Submitted to: Rice Technical Working Group Meeting Proceedings
Publication Type: Proceedings
Publication Acceptance Date: 12/1/2001
Publication Date: 6/1/2002
Citation: FJELLSTROM, R.G., MCCLUNG, A.M. DEVELOPMENT OF DNA MARKERS TO DISTINGUISH COMMERCIAL U.S. RICE CULTIVARS. RICE TECHNICAL WORKING GROUP MEETING PROCEEDINGS. 2002. p. 60.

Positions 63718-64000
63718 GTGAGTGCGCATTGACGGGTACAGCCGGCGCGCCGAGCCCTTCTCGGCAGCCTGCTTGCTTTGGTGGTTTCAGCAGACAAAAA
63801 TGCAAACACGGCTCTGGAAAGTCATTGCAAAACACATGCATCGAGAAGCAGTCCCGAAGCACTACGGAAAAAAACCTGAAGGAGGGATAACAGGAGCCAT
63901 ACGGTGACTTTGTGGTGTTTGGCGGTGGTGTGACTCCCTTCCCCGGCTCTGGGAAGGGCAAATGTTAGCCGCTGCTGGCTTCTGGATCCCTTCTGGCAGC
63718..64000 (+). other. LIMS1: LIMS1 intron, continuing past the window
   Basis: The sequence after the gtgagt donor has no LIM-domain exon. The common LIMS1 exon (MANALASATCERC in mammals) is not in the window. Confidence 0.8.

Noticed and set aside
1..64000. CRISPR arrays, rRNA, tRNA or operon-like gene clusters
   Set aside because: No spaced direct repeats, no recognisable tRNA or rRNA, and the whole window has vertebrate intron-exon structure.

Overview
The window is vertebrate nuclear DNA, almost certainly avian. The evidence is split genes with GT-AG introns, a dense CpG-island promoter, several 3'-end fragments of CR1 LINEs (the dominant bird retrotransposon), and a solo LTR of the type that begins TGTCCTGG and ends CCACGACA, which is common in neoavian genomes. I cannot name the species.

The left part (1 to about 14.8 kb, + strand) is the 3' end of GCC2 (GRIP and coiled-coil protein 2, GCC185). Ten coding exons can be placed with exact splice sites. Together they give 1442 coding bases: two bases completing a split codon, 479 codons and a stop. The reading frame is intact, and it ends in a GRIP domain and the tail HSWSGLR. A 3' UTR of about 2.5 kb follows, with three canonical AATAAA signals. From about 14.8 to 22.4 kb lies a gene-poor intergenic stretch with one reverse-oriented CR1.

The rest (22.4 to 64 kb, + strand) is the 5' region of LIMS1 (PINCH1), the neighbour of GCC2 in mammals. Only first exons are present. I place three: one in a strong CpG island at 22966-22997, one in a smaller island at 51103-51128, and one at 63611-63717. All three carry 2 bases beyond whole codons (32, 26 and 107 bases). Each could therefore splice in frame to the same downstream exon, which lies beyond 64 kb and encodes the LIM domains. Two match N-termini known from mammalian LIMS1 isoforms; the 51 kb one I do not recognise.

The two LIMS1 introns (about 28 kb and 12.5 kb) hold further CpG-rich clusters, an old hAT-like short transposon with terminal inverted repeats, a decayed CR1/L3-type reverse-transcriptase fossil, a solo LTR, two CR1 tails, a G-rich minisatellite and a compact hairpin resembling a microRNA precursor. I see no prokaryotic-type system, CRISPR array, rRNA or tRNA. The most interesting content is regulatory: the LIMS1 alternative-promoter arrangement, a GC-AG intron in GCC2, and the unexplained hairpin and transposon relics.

Technical Abstract: Biotechnology offers new tools that will help in rice cultivar identity preservation and verification. This is becoming a significant issue as the number of commercial cultivars that are available to the U.S. rice industry increases. Some cultivars may have special properties that are important to niche markets whereas others may possess proprietary technology. Moreover, many U.S. breeding programs utilize a relatively narrow germplasm base making it difficult to phenotypically distinguish some cultivars. Having a set of molecular markers which differentiate U.S. cultivars will benefit rice researchers, producers, seedsmen, mills and end-users that desire seed purity and identity preservation. Over 30 commercial rice varieties representing conventional long, medium, and short grains from across the U.S. as well as several specialty rices were obtained for analysis. DNA markers that mapped to each of the twelve chromosomes in the rice genome were evaluated for their ability to distinguish cultivars. Several markers are located near important genes like Sd1 on chromosome 1, Pi-b on chromosome 2, Waxy on chromosome 6, and Pi-k on chromosome 11. DNA was extracted from leaf tissue and PCR analysis was performed using a capillary electrophoresis genetic analyzer. Although we did not use enough markers to clearly fingerprint all cultivars, our results indicate that a relatively small set of molecular markers can be used to distinguish most common U.S. rice cultivars that are commercially grown. These markers can be used to verify the identity of seedlots, production fields, and rice samples and can be performed using leaf tissue or rough, brown, or milled forms of rice grain. A summary of the cultivars used and their distinguishing molecular markers will be presented.